Intervention and Residential Treatment
Addicts are almost never able to stop on their own volition, and the current model of intervention followed by residential treatment is essential to interrupting the cycle. Of course, the treatment received varies based upon the methods used, however with effective therapy, the addressing of underlying causes, and the initiation of behavioral modification, many people are able to make a fresh start.
We have found that the longer someone is able to remain in a supportive, structured environment that promotes the increase of self-esteem, healthy behavioral patterns, effective therapy, and complete abstinence, the greater the chances of long term recovery.
Unfortunately for most people, financial constraints preclude them from remaining in residential treatment for anything more than 30 days at most. How can effective recovery be completed in 30 days or less after years of addiction? It can’t, and it isn’t.
In order to continue treatment, many people will ‘step down’ after 30 days to a sober living environment. Sadly, most of these are neither ‘sober’ or provide any sort of treatment at all. They are simply a place where someone can have a roof over their head and a bed. Addicts in early recovery regularly relapse at such places and once again enter residential treatment, and these people are effectively caught in a cycle of ‘treatment’ until their insurance runs out of they die. This, for those of us that work on the front lines every day, is the stark reality.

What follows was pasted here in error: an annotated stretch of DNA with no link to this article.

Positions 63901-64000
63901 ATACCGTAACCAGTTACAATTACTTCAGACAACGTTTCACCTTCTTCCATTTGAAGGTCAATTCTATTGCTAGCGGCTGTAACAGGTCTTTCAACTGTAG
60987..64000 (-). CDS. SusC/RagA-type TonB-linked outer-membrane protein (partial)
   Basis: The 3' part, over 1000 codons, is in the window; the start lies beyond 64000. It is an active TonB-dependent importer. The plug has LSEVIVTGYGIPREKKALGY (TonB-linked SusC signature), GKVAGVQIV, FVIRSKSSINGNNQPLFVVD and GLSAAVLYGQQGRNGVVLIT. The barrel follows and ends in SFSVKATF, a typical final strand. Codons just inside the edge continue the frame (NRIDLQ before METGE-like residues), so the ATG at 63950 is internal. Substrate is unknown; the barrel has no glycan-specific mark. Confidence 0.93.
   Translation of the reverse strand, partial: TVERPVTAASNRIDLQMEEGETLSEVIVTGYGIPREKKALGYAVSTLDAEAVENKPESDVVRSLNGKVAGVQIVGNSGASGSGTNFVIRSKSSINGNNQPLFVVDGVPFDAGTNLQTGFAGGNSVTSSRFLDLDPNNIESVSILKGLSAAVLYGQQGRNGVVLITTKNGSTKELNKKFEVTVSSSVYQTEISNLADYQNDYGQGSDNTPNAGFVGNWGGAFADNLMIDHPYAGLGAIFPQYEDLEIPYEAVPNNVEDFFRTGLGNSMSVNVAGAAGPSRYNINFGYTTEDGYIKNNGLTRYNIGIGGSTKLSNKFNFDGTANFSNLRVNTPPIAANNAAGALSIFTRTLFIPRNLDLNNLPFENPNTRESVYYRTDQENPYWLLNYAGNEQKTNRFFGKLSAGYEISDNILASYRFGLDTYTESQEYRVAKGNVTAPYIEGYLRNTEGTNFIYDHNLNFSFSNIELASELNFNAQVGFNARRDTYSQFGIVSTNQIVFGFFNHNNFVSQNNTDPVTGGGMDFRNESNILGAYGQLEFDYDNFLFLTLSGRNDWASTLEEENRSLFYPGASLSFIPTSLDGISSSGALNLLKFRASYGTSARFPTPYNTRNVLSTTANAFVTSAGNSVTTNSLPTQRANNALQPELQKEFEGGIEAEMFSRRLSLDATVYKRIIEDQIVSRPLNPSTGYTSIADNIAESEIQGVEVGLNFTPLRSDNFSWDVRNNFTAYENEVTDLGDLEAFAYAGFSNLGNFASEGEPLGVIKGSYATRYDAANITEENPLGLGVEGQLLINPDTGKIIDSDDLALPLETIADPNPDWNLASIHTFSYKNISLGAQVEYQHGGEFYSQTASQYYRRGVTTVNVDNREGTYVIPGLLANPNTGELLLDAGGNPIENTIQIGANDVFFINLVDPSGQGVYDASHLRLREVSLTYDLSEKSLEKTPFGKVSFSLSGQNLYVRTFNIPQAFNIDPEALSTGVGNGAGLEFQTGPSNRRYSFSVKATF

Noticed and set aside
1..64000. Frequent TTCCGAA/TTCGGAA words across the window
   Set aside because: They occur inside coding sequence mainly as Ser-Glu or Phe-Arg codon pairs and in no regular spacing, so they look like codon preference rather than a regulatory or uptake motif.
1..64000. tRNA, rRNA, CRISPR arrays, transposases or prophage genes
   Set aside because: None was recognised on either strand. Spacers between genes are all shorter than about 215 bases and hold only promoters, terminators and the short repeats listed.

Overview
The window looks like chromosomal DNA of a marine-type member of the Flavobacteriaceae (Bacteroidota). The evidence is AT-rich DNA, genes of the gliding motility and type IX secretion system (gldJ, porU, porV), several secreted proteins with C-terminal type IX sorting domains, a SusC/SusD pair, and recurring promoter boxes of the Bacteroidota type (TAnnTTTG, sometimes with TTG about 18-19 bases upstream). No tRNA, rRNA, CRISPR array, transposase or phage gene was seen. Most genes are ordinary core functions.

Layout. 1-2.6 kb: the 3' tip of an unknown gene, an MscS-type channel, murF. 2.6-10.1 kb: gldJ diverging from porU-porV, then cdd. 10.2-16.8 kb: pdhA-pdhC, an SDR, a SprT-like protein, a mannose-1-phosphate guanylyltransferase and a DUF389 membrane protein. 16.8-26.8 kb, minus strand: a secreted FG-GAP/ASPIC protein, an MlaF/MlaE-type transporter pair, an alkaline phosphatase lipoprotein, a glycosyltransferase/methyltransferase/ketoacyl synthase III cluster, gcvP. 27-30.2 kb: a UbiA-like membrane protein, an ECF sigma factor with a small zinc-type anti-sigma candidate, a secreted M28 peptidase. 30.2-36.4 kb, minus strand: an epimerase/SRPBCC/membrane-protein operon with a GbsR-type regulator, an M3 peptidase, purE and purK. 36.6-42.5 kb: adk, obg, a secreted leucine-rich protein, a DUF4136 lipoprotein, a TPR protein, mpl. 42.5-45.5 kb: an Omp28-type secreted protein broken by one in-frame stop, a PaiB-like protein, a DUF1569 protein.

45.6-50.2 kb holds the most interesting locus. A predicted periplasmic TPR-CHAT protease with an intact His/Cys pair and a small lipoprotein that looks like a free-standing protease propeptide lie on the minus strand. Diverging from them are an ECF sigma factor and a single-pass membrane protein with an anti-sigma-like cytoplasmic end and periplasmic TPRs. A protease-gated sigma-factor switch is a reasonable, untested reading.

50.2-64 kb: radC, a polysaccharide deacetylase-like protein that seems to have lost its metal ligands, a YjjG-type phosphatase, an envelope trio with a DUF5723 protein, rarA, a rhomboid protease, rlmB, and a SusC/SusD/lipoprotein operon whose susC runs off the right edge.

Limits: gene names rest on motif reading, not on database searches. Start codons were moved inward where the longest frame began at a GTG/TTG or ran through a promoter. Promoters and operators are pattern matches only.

In order for someone to truly make an impactful change in their life, and recover from years of addiction, continued therapy, behavioral modification, and goal setting (and achieving) are mandatory. Enter the Kintsugi Foundation.
Treatment modalities include:
Clinical Group Therapy
It is imperative that clients begin to understand why they do what they do, to address the trauma that has created a self-destructive path, and to begin to have a new perspective on who they truly are. This is done in multiple ways, through both group and individual therapy and counseling.
All human beings need to feel a sense of hope, something they are working towards to build self-esteem. This gives life meaning and direction. An addict with no goals is a relapse waiting to happen.
While most of us take for granted that we know how to get a job, create a resume, balance a bank account, etc., addicts appear to have been in a state of arrested development and many times the most basic life skills are lacking or non-existent. An addict with no life skills finds it impossible to remain sober.
The saying goes ‘an addict alone is in dangerous territory’. We have seen the effectiveness of recovery communities for decades now, most prominently through 12 step programs, and the Kintsugi Foundation is a community modeled upon these effective programs.